Hardly Bear to Look at You

Hardly Bear to Look at You (IMDB), directed by Huck Melnick and written by Jeremy Herman (who also stars as Daniel), is one of those films that somehow simultaneously feels refreshingly original while also fitting neatly within various American indie and European art house traditions.  It’s a quietly contemplative meditation on the activity of filmmaking and, more broadly, on the act of looking, on our ability to truly see another individual.  That Melnick and Herman have managed to engage with these questions while also presenting a bittersweet love story between a gourmet-turned-screenwriter, Daniel, and his street-performer muse, Stella (Anna Neil) makes this film even more powerful.

The plot focuses on Daniel’s attempts to seduce Stella, a street performer who has been hired by Daniel’s friend, Hank (played by Melnick), for a film he is directing.  Daniel describes their outings in obsessive detail, reading every line for clues that Stella might be interested in more than friendship.  But despite any number of details visible to his friends, Daniel remains blind to Stella’s desire to remain an object of desire.  Here, Stella’s status as a performer becomes crucial.   Her fascination with Audrey Hepburn makes her into a postmodern Holly Golightly, as Noel Megahey points out (in a review that teases out many of the film’s literary and cinematic allusions), a “performance” reinforced by Stella’s attention to fashion: the costumes, hats, and hairstyles that seem to change on a whim.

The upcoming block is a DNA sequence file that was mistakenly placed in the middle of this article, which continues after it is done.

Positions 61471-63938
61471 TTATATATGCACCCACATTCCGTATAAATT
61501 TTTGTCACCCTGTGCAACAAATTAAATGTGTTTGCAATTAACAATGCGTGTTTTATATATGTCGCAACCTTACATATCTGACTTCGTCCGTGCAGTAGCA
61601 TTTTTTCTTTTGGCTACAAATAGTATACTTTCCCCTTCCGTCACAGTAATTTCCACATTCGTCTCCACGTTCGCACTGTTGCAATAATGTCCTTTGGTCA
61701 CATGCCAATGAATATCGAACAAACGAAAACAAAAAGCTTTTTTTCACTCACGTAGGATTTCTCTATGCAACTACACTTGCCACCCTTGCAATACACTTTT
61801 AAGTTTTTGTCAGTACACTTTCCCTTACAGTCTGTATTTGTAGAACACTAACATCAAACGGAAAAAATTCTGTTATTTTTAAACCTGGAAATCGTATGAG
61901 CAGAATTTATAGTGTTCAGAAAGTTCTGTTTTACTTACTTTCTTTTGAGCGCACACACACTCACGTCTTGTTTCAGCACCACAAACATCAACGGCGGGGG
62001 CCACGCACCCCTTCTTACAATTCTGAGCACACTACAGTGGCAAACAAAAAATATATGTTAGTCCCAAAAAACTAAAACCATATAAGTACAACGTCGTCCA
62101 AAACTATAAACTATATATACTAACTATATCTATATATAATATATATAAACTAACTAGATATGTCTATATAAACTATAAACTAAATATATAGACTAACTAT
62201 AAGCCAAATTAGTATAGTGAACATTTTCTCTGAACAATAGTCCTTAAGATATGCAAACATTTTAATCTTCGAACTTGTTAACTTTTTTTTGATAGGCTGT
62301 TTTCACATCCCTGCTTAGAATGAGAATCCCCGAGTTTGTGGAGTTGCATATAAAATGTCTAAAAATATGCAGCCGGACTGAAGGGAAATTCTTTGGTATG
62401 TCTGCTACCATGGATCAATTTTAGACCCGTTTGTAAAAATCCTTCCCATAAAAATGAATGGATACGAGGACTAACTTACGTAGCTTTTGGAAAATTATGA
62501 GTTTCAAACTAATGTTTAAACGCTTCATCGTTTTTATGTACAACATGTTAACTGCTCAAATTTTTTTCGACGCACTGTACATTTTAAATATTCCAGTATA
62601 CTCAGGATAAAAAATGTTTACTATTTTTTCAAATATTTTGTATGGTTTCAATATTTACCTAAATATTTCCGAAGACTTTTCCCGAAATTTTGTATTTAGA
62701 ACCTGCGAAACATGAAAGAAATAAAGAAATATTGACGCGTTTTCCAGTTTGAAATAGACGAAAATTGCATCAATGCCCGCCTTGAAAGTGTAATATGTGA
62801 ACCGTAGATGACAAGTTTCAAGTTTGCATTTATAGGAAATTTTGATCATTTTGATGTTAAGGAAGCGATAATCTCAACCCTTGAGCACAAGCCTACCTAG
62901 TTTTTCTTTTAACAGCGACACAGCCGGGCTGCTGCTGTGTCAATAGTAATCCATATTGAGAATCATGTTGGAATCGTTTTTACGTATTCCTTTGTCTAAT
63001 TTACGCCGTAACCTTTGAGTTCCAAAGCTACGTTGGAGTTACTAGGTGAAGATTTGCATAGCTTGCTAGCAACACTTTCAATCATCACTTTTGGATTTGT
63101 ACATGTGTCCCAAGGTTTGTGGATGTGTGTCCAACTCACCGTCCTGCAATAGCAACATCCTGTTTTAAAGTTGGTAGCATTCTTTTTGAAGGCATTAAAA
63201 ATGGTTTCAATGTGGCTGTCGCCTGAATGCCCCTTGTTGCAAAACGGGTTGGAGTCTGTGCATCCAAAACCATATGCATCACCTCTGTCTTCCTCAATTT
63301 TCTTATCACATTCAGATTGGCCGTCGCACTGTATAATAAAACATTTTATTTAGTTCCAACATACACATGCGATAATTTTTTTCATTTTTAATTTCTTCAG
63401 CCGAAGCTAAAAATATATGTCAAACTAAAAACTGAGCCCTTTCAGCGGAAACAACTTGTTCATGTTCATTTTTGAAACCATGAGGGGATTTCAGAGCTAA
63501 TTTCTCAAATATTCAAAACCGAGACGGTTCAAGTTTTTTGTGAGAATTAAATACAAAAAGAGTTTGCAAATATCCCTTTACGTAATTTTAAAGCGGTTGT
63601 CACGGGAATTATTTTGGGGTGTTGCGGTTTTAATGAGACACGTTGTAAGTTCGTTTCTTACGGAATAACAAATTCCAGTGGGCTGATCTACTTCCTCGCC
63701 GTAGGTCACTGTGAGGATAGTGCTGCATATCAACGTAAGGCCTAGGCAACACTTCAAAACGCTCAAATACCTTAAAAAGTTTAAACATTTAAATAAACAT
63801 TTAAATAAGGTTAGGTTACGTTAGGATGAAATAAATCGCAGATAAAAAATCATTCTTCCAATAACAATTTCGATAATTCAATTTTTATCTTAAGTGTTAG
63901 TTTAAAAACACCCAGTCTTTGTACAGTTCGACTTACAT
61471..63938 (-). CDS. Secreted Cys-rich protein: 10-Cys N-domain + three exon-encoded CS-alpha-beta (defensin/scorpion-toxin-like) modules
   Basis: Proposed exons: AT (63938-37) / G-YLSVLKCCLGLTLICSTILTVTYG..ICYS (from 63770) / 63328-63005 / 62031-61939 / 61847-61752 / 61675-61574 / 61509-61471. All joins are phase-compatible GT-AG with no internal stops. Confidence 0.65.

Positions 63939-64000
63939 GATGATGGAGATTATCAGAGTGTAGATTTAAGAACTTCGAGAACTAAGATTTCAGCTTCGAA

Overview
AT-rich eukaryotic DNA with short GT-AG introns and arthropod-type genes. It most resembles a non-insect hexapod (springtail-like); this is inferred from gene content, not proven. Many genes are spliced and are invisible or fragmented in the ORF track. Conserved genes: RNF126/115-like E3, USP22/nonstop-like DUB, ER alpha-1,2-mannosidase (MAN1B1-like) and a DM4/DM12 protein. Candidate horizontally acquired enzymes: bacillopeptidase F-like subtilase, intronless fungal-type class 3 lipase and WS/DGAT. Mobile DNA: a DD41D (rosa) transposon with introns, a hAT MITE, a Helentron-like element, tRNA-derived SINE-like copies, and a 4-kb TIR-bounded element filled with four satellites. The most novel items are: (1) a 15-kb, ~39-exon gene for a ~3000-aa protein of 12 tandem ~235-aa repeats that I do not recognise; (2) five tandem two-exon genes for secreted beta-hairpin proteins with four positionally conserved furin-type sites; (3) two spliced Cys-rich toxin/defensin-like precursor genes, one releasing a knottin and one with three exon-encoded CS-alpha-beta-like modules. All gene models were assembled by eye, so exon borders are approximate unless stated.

As Nick Rombes points out in his review, Hardly Bear adopts many of the conventions of the Dogme 95 movement: hand-held cameras and ambient noise and music place us in the cafes and sidewalks of France and England where Daniel and Stella talk, laugh, eat, and drink.  But where many Dogme 95 films seemed to treat their subjects with a clinical distance (or seemed something like an academic exercise), Nick is right to identify something more “humane” about the settings and conversations depicted in Melnick’s film.  In this sense, Melnick’s film seems to tap into the intimacy of American indie pioneers like Cassavettes, even while acknowledging the ways in which that intimacy is constructed through the processes of scriptwriting, filming, and editing, much like Charlie Kaufman’s scripts and films but without his morose introspection.

This thematic of vision and of the filmmaking process is introduced at the very beginning of the film.  Before the opening credits, a hand-held camera silently films Stella, her party clothes, a black scarf in particular, peeking out over the white bedsheets.  The camera holds much longer than any normal camera.  A jump cut changes our angle, but without an establishing shot it remains unclear who is doing the looking, implicating the viewer.  Off-screen we hear a director shout “cut,” setting up the film-within-a-film motif. This subplot manifests itself more explicitly, as we see Daniel on set watching Stella playing a role he has written, which only exacerbates Daniel’s confusion about their relationship. At one point, Stella suggests that Daniel write their story. “It’s a beautiful story,” she observes, reminding us, yet again, of Stella’s status as a performer (and, quite possibly, her own role in authoring their story).

Hardly Bear to Look at You is a smart, subtle relationship drama, one that engages with past cinematic traditions and forms of realism, even while finding its own path, painting with a new set of brushes, even while allowing its brush strokes to remain visible.

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